By Mary Liu, Capital W, and Women In Engineering
If you were given the opportunity to innovate the online shopping experience, how would you do it?
Fifteen female UNSW students were given the opportunity to innovate the online fashion industry in an exciting collaboration between UNSW Innovations, Capital W and Women in Engineering. The case was presented by Australia’s leading fashion retailer THE ICONIC and students were asked to address the challenges revolving around fitting and the transition from the bricks and mortar stores to the online market.
Students in teams of three were paired with an experienced mentor from Microsoft, THE ICONIC, Canva, Academy Xi and Kingdom Hack to guide them in brainstorming and developing their ideas. The event was held at Microsoft Flagship Store and all teams had the opportunity to validate their ideas directly with customers as they conducted their own market research along Pitt St Mall.
They then pitched their solution to an experienced panel of judges including, Zoe Ghani, product director of THE ICONIC; Joshua Flannery, manager of student entrepreneur development at UNSW Innovations; and Esther Mosad, technical evangelist at Microsoft.
These young aspiring students highlight the ambition and hard work of female entrepreneurs. Unfortunately, statistics show that only one in 13 women are looking at starting a business in the next five years, compared to one in five men, highlighting the clear gender gap that needs to be addressed. With platforms like this, young emerging female entrepreneurs are encouraged to leap into the world of startups and to see first-hand they have what it takes to succeed.
The winning team, FitMe, led by Tanya Han, Anita Wu and Jacqueline Chung, tried to solve the issue of shoppers not being able to find the right size online – both with brand inconsistency with sizing – as well as what different sizes would look like on them by offering customers the opportunity to create a FitMe profile.
This is then linked to their online retailer logins through an API. This FitMe profile uses the webcam – with existing body scanning technology found in gaming consoles – to create a full body scan of the customer. First iterations of FitMe will focus on recommending sizes for particular brands, and the vision is for the FitMe to eventually evolve to allow customers easy 3D visualisations of what clothing items look like on their body.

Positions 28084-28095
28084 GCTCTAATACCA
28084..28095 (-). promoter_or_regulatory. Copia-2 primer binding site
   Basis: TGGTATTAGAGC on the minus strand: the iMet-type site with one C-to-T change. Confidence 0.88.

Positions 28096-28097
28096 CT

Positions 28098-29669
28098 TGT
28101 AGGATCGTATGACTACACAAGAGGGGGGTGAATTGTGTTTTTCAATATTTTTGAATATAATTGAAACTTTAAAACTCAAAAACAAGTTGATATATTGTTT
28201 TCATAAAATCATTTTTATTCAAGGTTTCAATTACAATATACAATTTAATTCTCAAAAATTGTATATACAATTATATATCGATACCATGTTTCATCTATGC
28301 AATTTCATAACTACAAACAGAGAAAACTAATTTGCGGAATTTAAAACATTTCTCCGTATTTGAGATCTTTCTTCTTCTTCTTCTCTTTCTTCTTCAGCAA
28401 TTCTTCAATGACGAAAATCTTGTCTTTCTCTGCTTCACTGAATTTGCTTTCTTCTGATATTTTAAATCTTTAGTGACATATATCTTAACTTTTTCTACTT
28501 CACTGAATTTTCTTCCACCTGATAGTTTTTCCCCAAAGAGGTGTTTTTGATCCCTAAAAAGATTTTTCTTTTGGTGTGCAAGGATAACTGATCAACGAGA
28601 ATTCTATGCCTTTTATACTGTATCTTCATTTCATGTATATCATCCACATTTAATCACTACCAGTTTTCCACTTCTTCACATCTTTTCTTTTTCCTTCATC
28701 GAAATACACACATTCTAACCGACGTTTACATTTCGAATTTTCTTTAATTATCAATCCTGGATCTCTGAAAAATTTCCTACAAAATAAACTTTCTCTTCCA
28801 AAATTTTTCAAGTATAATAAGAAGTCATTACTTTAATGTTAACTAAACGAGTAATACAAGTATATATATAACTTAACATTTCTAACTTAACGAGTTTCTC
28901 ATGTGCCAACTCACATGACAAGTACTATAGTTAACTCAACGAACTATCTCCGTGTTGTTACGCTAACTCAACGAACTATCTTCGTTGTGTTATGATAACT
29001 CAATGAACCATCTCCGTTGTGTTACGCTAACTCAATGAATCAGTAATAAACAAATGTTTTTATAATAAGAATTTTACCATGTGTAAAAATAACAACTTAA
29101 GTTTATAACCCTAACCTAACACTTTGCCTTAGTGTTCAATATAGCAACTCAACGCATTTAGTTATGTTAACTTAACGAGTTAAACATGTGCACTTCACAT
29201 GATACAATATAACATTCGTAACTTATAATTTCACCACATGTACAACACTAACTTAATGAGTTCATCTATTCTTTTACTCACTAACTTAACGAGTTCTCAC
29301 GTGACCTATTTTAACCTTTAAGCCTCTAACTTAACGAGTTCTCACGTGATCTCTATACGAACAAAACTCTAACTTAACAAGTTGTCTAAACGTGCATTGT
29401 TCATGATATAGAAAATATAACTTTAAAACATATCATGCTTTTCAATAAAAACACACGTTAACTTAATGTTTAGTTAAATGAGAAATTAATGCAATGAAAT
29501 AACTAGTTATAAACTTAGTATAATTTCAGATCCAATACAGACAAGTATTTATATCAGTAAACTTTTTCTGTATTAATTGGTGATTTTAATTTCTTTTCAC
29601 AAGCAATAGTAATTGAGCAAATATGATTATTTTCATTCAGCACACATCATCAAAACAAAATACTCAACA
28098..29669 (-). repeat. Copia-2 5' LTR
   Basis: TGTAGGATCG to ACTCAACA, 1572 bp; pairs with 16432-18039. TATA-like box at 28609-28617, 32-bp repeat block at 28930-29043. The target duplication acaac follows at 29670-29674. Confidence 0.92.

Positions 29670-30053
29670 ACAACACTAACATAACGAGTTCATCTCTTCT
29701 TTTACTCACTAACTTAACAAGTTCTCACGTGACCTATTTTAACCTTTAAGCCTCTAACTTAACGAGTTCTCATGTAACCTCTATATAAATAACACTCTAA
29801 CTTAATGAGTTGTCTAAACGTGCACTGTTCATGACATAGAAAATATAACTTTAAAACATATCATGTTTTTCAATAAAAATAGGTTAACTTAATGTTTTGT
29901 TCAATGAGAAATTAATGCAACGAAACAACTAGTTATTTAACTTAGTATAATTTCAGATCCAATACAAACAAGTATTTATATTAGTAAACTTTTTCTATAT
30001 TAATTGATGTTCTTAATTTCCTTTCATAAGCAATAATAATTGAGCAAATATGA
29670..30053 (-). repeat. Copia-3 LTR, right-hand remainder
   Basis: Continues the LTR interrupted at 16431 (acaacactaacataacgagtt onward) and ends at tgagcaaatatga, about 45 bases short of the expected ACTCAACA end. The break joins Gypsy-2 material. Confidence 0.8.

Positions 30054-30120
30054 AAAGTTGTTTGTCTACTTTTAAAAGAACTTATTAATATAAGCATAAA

Han said, “It was honestly one of the best events I have had the privilege of attending. It was so incredibly well organised, and I personally learned a lot from the experience. I really hope this will be something which can happen annually. I have already raved to all my friends about what a great event it was, and they’re all hoping it will be on again next year.”
The three winning girls were awarded a full scholarship from Academy Xi, mentorship from THE ICONIC, and the latest Microsoft Surface Pro 3. No student was left empty handed with all participants being awarded $100 credit vouchers towards Academy Xi’s workshops, as well as continual support from UNSW Innovations, which includes a 14 stage program based on lean startup methodology plus connections to mentors, neuroscience consultants and professional software developers.
On top of this, THE ICONIC’s product team will evaluate the ideas of students within the next two weeks as well as FashHack Australia picking three participants for the chance at a scholarship, with tickets to their Brisbane event in July.
Image: the Fashionista Challenge participants. Source: Supplied.